PORT AUTHORITY – Review by Valerie Kalfrin
In Port Authority, writer-director Danielle Lessovitz weaves a tender story of love, family, and self-discovery around a white youth unable to express himself and a black trans woman who only wants honesty.
Twenty-year-old Paul (Fionn Whitehead, Dunkirk) arrives at New York City’s Port Authority Bus Terminal from Pittsburgh, aiming for a fresh start. After fighting off a couple of guys who try to steal his phone on the subway, he falls in with Lee (McCaul Lombardi, American Honey), who takes Paul to a shelter. Not simply philanthropic, Lee also sizes up Paul as another laborer for his moving business, which is really a shakedown. Their unseen boss sends Lee’s crew to apartments with residents who usually are people of color to demand cash for unpaid fees or evict them on the spot.
Paul, who is on probation and estranged from his family, yearns for connection. One night at the shelter, he notices Tekay (Devon Carpenter) practicing dance moves in the stairwell. Soon, Tekay slips out of the shelter, and a curious Paul follows. He stumbles into the kiki ballroom scene, a close-knit LGBTQ+ community that supports performance and queer culture.
Paul isn’t gay, but he’s drawn to how relaxed yet raucous everyone is, their dancing expansive and free. One attendee doesn’t like an outsider here, though. That whole city is for you, he tells Paul. This is for us.
As Paul leaves, Wye (Leyna Bloom) apologizes for her brother’s rudeness. She’s so open, gentle, and kind, as if she senses a lost soul like she used to be. Paul buys her pizza, and she invites him to return to watch her rehearse. They’re both surprised yet delighted when he does.
Executive produced by Martin Scorsese, Port Authority captures not only the sweetness of Paul and Wye’s growing intimacy but those intimate spaces that people who love the city recognize. The film, like New York, has pockets of friendship, family, and experiences that enclose Paul with safety and care. He falls in love both with Wye and her chosen family. They live with their “house mother,” Mother McQueen (Christopher “Afrika” Quarles), who urges them to own every inch of their space in performance as much as in life. Meanwhile, Lee’s crew has targeted McQueen’s apartment for eviction.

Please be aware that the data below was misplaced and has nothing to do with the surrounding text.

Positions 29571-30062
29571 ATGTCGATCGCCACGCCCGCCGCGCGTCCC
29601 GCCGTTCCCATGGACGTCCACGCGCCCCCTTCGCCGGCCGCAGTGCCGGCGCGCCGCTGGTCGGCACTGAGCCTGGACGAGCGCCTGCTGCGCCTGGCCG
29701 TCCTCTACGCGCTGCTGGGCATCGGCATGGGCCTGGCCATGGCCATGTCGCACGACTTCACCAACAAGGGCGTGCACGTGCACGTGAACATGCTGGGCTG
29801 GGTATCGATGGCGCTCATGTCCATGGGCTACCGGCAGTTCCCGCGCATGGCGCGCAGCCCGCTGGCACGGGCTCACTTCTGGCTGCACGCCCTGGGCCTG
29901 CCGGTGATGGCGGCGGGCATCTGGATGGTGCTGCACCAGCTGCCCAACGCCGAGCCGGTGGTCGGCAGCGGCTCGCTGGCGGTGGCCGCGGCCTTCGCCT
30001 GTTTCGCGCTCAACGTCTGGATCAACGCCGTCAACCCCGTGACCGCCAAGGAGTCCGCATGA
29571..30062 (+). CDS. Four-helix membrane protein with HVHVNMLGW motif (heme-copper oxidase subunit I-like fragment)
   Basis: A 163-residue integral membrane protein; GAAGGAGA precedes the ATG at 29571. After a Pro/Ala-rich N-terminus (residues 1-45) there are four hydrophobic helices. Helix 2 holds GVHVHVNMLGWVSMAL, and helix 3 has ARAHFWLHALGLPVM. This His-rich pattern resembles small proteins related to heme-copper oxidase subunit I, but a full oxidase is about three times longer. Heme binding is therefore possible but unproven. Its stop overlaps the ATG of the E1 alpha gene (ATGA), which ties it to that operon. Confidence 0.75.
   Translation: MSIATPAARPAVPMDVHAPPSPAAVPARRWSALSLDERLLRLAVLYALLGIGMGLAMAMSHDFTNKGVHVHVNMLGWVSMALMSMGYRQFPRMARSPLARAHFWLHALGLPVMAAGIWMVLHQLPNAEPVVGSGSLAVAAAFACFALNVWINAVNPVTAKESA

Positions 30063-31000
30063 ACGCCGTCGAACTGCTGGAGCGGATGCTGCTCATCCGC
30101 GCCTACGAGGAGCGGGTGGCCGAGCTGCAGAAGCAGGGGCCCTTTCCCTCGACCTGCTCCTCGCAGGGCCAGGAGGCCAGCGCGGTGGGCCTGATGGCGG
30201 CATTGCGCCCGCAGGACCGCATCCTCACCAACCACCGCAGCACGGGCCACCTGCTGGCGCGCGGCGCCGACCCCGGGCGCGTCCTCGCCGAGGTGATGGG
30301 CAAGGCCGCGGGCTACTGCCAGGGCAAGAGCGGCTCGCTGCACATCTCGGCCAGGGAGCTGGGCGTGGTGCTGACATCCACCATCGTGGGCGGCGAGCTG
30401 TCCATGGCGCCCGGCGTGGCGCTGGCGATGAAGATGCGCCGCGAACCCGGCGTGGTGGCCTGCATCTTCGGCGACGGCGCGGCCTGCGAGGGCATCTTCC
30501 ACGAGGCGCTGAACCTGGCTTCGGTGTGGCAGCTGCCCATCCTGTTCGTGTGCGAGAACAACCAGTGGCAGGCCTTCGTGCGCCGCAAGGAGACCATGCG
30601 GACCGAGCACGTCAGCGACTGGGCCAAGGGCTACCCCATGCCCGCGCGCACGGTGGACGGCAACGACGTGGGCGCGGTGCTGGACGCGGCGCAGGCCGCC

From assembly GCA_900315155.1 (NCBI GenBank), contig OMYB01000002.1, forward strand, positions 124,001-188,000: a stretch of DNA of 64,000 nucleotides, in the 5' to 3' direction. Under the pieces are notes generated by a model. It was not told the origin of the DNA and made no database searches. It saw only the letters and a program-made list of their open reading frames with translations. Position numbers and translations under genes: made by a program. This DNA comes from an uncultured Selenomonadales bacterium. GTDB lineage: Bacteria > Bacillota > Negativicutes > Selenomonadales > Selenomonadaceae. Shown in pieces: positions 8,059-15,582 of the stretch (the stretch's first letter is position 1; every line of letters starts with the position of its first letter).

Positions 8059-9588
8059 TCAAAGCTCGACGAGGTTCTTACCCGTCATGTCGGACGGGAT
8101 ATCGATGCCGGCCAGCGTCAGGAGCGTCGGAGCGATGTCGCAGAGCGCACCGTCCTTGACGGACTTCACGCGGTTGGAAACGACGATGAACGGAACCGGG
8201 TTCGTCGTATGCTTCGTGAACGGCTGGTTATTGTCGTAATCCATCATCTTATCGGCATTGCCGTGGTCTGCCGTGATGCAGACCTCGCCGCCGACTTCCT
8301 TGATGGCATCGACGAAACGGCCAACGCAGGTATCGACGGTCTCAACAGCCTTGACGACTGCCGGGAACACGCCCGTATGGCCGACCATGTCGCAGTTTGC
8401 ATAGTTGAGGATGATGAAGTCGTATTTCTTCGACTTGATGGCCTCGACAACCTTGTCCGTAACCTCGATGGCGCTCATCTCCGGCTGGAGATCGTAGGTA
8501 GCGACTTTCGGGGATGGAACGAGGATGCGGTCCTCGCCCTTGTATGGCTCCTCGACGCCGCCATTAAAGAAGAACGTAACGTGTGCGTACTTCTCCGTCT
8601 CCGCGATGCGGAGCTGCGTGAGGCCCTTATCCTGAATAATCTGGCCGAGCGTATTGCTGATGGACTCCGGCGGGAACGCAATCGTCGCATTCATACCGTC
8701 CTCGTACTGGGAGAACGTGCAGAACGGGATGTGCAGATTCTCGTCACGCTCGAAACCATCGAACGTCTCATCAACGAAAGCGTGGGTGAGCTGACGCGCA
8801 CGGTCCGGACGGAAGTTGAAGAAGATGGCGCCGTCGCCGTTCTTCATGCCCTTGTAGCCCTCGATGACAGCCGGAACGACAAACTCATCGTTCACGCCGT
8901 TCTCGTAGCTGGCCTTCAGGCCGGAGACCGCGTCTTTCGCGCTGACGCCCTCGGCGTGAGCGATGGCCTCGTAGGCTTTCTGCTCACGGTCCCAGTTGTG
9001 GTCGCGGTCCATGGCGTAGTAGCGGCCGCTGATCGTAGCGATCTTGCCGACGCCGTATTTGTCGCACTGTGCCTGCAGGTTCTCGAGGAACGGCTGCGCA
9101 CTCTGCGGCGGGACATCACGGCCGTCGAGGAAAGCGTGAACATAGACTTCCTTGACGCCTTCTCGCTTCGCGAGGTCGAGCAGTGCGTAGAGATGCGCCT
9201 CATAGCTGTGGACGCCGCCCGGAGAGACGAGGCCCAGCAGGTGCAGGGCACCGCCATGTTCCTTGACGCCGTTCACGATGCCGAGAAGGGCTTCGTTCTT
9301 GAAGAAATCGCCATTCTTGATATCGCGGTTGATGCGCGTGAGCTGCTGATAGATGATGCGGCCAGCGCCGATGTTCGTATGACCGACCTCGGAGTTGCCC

Cinematographer Jomo Fray (Selah and the Spades) bathes the ballroom scenes and some of Wye and Paul’s moments in blues and reds, as if emphasizing the energy that the vivacious Wye and her family bring to Paul’s life. Lessovitz, a writer on Mobile Homes making her feature directing debut, frames the dancing almost like a documentary, conveying Paul’s respect and wonder.
Paul doesn’t dance beyond jerking moves on a dance pad in an arcade. He admires how comfortable Wye and her family are in their posture, their movements, even their laughter. Whitehead shows him blossom around them compared to how guarded he is around Lee. Paul doesn’t know how to act like a man except by lashing out with his fists when he feels emotions he doesn’t understand. His body tenses when Lee tells a random girl to keep him company or slings gay slurs at the moving crew.
In a lesser film, Wye would be a manic pixie dream girl who exists solely to help Paul heal, but Lessovitz and Bloom, a transgender model and dancer making her film debut, give Wye plenty of agency. Her family is vital to her, an oasis in a world that often doesn’t acknowledge or understand her. She’s radiant. Sometimes, she tells Paul, she dances by herself, imagining that she’s taking back the space that the world doesn’t give her.
Lessovitz frames them in closeups and medium shots, unfolding their relationship through light banter and delicate gestures, such as Wye sharing her nicotine patch after declining his offer of a cigarette. Lessovitz also refreshingly doesn’t make Wye being trans the driving conflict. Paul is shocked at first, wondering what others will think, and Wye calls him out on such nonsense. Their feelings are genuine, and they quickly reconnect, but his dishonesty about his homelessness and his line of work threaten to drive them apart.
Narratively, Port Authority leaves several loose ends, but it satisfies as a heartfelt romance and character study. As Wye and Paul grow closer, his facade falls away to reveal what he calls “white boy realness.” Paul isn’t sure what that looks like, he says, but he’s trying to get there.